What is your feeling in front of an awe-inspiring photograph (with really good composition, light, color, depth of field, etc.) but with unsatisfactory technical qualities (for example: JPEG artefacts, lack of sharpness, banding, noise, etc.)?
It's all about the reaction.
Nothing else matters.
Every photo tells a story. The story is more important than the technical quality of the photo. If the story is strong enough to move people, the photo is a keeper, regardless of its technical imperfections.
And a technically perfect photo can be comletely devoid of any emotion.
A powerfully evocative, techincally perfect photo, is when you have captured magic.
By definition, an awe-inspiring image makes me feel awed. If I felt something else, it would be that else-inspiring.
If the quality issue is not part of artistic expression, the image just has to be that much stronger to evoke the feeling.
For my 30th birthday, my father gave me a photo of us together when he was the same age. It was an awesome gift. Was it ruined by the photographer's shadow? Nah, I never noticed it until several days later.
I'm going to tackle this from a different art, because I think it's not a question that only lives in the world of Photography...
What is technically perfect? I'm a huge fan of the band Rush, one that is often seen as a technically perfect rock band and yet they have never managed to hit that critical mass that sends them to international super-stardom. They have a huge following, around the world, but they polarize people with love or hate. So, one could argue that they do not inspire awe, at least not enough to live amongst the giants.
On the other hand, a band like the Beatles was not technically perfect. They were very, very, good, but I can find better drummers (my first paragraph contains a prime example!), better guitarists (can you say Clapton?), and so on. What did they have though? They had the art of music sewn up like nobody else. They could just take you places that nobody else could and it wasn't because of how well they played their instruments, but because of how they put ideas and concepts together. That makes them timeless, despite the fact that there has been better at the technical aspects of music since.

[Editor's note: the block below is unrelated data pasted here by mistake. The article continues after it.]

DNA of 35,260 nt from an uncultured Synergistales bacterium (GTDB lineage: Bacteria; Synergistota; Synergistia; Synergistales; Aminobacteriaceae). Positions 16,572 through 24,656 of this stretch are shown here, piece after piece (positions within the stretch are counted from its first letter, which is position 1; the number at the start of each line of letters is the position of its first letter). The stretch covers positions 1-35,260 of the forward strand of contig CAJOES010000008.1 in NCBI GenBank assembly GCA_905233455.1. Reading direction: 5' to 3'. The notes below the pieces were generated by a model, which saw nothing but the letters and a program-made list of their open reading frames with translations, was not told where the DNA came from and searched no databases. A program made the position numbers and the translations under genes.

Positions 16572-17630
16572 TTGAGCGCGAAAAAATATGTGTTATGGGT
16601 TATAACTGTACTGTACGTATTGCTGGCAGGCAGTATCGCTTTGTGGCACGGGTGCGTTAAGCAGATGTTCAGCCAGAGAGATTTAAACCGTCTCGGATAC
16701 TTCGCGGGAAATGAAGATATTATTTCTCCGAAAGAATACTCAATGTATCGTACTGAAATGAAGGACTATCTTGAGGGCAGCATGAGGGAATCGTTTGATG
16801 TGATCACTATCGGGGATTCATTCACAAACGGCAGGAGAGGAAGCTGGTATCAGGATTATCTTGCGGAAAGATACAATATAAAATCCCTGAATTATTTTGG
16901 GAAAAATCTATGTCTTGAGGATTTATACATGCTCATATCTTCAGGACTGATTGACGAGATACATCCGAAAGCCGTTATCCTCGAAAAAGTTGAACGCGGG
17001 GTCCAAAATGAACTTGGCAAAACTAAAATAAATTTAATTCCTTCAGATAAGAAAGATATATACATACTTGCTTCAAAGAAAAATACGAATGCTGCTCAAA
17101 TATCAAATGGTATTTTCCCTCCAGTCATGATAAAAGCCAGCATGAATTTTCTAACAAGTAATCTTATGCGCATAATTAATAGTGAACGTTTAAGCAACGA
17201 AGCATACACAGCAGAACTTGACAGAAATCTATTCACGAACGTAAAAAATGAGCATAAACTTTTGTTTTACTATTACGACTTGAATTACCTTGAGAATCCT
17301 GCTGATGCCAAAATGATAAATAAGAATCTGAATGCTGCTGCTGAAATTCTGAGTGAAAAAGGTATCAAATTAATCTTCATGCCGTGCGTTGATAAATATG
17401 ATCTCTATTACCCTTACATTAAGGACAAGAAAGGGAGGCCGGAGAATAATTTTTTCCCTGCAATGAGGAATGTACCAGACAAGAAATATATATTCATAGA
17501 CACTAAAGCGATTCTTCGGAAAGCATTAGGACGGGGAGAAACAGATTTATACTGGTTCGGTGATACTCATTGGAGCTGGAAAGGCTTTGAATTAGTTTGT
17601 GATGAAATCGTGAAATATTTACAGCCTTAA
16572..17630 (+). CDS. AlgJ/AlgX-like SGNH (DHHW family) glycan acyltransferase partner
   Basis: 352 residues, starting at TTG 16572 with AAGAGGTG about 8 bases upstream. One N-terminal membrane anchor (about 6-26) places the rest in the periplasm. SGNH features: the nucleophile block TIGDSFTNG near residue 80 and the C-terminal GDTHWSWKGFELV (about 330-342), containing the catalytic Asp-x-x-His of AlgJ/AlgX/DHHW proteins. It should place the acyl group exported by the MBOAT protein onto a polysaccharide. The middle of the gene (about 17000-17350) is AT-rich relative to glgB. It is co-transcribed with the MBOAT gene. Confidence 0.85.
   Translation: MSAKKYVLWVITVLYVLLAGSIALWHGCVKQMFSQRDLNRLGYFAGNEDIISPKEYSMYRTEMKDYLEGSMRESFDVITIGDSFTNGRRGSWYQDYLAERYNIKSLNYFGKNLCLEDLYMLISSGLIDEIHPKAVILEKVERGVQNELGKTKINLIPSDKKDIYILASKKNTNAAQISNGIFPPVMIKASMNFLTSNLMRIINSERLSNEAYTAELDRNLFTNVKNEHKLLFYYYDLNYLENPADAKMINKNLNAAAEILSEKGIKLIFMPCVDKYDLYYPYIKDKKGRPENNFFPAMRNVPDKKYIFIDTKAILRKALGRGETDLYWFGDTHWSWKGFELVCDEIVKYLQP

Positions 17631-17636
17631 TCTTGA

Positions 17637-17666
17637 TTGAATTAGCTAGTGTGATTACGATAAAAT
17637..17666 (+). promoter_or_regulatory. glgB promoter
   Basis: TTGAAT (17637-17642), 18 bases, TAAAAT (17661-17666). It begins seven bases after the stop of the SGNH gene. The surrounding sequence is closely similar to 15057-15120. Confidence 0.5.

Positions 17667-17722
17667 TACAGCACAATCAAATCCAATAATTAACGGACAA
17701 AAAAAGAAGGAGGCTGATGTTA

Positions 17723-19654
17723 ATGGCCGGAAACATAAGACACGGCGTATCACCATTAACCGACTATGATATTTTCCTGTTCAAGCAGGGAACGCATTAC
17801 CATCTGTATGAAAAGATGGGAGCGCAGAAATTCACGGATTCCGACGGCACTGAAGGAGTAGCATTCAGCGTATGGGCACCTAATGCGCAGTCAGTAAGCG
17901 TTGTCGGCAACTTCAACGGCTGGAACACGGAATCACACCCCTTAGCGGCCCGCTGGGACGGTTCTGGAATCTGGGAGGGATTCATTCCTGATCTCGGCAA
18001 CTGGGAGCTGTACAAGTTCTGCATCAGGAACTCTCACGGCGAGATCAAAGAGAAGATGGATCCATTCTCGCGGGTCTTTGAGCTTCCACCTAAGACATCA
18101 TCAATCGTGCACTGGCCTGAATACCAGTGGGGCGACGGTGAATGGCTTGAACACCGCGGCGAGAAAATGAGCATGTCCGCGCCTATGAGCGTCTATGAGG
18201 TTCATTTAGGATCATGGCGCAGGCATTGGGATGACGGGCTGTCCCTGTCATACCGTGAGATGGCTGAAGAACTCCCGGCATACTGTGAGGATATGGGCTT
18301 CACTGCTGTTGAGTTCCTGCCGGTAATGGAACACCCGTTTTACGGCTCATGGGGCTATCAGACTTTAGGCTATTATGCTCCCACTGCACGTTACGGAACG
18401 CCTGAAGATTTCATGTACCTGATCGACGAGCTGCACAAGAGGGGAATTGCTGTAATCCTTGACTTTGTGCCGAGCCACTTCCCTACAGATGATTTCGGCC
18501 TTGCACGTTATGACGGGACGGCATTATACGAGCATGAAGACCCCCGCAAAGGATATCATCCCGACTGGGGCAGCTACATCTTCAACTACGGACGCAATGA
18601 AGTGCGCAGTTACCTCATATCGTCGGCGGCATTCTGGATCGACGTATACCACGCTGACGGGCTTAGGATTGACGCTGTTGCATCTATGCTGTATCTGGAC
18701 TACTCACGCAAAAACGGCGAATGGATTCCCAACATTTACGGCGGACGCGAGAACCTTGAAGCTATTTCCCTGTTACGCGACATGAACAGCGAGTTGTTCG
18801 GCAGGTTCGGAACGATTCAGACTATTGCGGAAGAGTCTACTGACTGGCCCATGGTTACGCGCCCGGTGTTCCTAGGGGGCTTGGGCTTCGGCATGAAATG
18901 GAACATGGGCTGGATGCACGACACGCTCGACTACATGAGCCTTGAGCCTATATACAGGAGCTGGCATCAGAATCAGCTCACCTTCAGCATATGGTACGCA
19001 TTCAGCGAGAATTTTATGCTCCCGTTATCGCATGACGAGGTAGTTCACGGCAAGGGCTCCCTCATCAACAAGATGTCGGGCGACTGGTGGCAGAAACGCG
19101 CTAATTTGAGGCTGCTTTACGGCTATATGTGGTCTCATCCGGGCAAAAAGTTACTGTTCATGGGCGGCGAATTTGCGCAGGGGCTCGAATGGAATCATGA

The message there, I suppose, is that artistic, awe inspiring, images are what they are. You will, I think, know them when you see them and the technical aspects of them will really be meaningless.
Some recent news photos are coming from cell phone cameras. If they tell a compelling story or bring something important to light (no pun intended), then they're "good" or even "excellent" even though their technical quality may be quite questionable.
I had a very similar conversation with another photographer along these lines:
"X, y, z is wrong in that photo"
"Right, but they don't effect it, and ignoring the rule of thirds worked better"
"You need to follow these things, if you had it'd be better"
"Okay, fair enough, but y is wrong because I purposely wanted to get it"
"Yeah but if you'd done that you'd get a more perfect picture and if you'd changed your aperture to x..."
The technical aspects of photography are great, and the science behind it is fantastic, but anyone who says that you've created an image that's technically not perfect forgets one of the biggest aspects of the art. That it's an art.
There's fantastically technical photographers out there but the images are often soulless and leave me cold, I respect the level of skill but there's nothing exciting. Some of my favourite photographs are almost technically perfect, but the imperfection makes it feel more real, more human.
If you see a photograph and you like it and you keep looking into it, there's something that has grabbed you attention and is keeping you fixed to it.
In simple words, if you like something you see at first glance, it's good.